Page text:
Apparently unconnected to that, the city Parks and Recreation Department has temporarily closed the park for improvements. In a press release, the department said plans include removing old surfacing and improving drainage.
The Belltown Local reports that the city plans to remove the wood chip mulch that serves as a ground cover around much of the dog park and replace it with pea gravel.
Whether the area at the base of the sculpture will be cushioned is not mentioned in the plans.
The off-leash area closed May 7, and will reopen Monday, May 28.
Posted by jwoestendiek May 18th, 2012 under Muttsblog.
Tags: animals, art, belltown, collie, denny regrade park, dog parks, dogs, gyro jack, outdoor, parks, pets, public, sculpture, seattle
One of the owners of 100 dogs removed from what authorities described as deplorable conditions in two homes is an American Kennel Club dog show judge, KOMO News in Seattle has reported.
Based on video footage anonymously sent to an animal rescue group, King County deputies seized 100 dogs from homes in Burien and Issaquaha last month.
KOMO aired the video Wednesday, and revealed that the owner and caretaker of at least dozens of the dogs — Chihuahuas, Pomeranians and Japanese Chin — is a dog show judge.
She has not been charged, but the sheriff’s office says an investigation is underway, and the case may be forwarded to prosecutors in the next few weeks.
The video footage showed dogs being hoarded in rusted and feces-infested cages, matted with pet hair, with empty food and water bowls.
Fourteen of the dogs were in such bad condition they had to be euthanized; the rest are being cared for by local rescue groups and veterinarians.
KOMO said the dog show judge, who they did not identify by name, also shows dogs, and that one of her dogs won an award in February at the Westminster Kennel Club Show.
The woman declined to talk to reporters, saying her attorney advised her against commenting.
Lisa Peterson, with the American Kennel Club says the organization is aware that one of its judges is currently under investigation in King County for animal cruelty and has suspended the judge’s privileges “until it is determined whether or not she has violated the AKC judicial or administrative determination of inappropriate treatment policy.”
Pasado’s Safe Haven is asking prosecutors to file 14 counts of animal cruelty against the woman for the 14 dogs that had to be euthanized due to illness.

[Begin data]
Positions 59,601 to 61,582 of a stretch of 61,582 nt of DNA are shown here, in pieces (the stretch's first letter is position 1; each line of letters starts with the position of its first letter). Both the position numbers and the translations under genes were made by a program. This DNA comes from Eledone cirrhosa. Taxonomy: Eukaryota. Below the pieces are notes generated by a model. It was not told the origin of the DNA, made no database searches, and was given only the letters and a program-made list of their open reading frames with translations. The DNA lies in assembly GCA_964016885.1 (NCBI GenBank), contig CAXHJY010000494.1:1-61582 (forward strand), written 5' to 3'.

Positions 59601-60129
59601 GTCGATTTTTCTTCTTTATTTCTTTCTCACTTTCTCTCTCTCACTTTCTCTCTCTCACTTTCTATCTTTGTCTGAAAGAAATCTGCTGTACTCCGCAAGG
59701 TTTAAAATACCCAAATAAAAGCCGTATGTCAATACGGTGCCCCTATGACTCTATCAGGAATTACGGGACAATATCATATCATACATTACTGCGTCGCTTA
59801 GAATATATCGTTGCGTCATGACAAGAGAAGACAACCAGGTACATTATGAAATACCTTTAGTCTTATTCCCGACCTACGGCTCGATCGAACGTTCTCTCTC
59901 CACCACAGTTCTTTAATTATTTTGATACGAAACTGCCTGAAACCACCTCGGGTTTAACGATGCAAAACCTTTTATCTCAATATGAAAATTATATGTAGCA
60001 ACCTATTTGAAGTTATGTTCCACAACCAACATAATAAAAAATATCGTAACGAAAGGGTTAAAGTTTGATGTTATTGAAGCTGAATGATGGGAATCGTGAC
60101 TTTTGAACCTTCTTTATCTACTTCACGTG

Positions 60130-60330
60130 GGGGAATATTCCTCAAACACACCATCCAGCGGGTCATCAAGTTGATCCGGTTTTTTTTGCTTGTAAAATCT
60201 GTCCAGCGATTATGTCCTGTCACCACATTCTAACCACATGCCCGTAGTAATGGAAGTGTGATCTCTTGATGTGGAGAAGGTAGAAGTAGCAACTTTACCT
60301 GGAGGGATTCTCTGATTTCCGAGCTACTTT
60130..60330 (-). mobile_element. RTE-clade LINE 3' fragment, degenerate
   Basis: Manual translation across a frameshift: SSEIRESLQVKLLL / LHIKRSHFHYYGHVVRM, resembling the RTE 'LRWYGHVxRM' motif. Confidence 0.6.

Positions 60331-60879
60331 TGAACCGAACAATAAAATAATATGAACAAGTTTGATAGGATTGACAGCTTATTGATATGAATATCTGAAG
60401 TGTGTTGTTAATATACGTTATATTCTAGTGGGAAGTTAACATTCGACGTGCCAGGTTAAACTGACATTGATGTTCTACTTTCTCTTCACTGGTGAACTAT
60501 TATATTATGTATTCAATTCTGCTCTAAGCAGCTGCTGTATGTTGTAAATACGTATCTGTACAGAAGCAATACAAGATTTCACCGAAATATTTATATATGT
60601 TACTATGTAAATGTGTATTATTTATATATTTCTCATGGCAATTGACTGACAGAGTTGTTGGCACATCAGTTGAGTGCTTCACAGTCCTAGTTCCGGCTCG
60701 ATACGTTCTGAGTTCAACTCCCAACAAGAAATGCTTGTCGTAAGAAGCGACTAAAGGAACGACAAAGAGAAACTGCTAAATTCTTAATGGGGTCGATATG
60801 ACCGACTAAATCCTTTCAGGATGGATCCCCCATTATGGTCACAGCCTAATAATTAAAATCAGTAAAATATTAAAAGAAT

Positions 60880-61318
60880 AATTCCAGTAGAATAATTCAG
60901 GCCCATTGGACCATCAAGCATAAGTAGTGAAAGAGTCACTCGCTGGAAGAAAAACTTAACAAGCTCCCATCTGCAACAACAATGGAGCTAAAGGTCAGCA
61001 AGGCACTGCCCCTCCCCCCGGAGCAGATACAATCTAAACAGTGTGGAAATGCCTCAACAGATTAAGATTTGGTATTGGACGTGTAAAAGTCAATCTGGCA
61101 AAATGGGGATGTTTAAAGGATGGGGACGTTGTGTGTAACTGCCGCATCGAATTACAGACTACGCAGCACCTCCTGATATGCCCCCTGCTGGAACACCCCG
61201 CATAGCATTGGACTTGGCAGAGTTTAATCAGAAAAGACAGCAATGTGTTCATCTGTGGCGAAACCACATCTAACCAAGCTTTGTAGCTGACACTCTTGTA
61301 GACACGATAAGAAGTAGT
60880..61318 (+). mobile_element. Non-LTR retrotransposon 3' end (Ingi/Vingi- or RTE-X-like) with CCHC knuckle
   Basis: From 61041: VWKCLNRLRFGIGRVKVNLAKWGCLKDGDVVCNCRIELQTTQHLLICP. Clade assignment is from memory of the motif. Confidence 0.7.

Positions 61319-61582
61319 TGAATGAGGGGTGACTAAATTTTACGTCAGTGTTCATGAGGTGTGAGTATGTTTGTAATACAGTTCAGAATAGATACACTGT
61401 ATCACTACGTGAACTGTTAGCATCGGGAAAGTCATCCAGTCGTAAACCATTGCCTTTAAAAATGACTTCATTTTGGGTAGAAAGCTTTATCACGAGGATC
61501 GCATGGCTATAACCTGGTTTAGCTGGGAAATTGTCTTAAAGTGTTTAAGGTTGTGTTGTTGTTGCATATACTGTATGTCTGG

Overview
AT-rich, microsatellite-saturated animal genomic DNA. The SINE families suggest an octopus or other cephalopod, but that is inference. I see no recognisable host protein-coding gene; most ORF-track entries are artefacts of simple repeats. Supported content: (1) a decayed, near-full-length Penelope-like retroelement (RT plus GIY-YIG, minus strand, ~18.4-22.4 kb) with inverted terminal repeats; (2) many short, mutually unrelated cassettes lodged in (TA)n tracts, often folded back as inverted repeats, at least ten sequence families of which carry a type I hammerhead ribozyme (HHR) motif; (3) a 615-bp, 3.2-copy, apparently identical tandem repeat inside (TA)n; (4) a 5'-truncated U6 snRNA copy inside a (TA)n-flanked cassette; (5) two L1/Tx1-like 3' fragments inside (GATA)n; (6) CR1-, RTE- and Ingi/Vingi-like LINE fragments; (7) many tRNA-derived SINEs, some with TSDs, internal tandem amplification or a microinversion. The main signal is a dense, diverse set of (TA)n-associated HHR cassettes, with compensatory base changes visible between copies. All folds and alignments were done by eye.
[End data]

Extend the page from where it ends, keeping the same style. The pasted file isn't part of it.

“We’re certainly going to be asking that they are never able to own dogs again,” Amber Chenoweth said.
In a report on Pasaodo’s Safe Haven’s website, the owners of the dogs are identified as Margi and James Hamilton, who have been breeding and showing dogs for decades.
“When we discovered who owned these dogs, we were shocked and disgusted that one of the people responsible for this was none other than a judge for the American Kennel Club… Read more »
Posted by jwoestendiek December 1st, 2011 under Muttsblog.
Tags: 14, akc, american kennel club, basement, breeder, burien, burien cares, chihuahuas, conditions, dog, dog show, dogs, euthanized, hoarded, hoarding, investigation, issaquaha, james hamilton, japanese chin, judge, king county, komo, margi hamilton, pasado's safe haven, pomeranians, rescue, seattle, seized, sheriff, show
A Seattle woman who saw two dogs with their noses pressed against the window of a burning home jumped out of her car, hosed her shirt down, broke a window in the house and saved the two dogs trapped inside.
Kim Swanson suffered smoke inhalation in the process and was treated at the scene, a spokesman for the Seattle Fire Department said.
Swanson and Karen Jacobs were driving home after dinner when they saw the fire. Jacobs called 911 while Swanson sprung into action.
After breaking the window, she entered the home, picked up the two small dogs, named Angus and Babu, and passed them through the window to Jacobs. Both dogs escaped injury.
“I had taken off my shirt and sprayed it down with a hose I found in back, and then put it over my face and head,” Swanson told KOMO.
The fire was mostly contained to the attic, where an electrical problem started the blaze.
Posted by jwoestendiek August 23rd, 2011 under Muttsblog, videos.
Tags: angus, animals, babu, burning, dogs, fire, house, karen jacobs, kim swanson, komo, news, pets, rescue, saved, seattle, smoke inhalation
Sure, you can extract DNA samples from every dog in your community, establish a database, pick up and pack up samples of any unscooped poop, send it to an out of state laboratory, pay a fee, and then await test results that will identify the poopetrator, assuming he or she is in the database in the first place.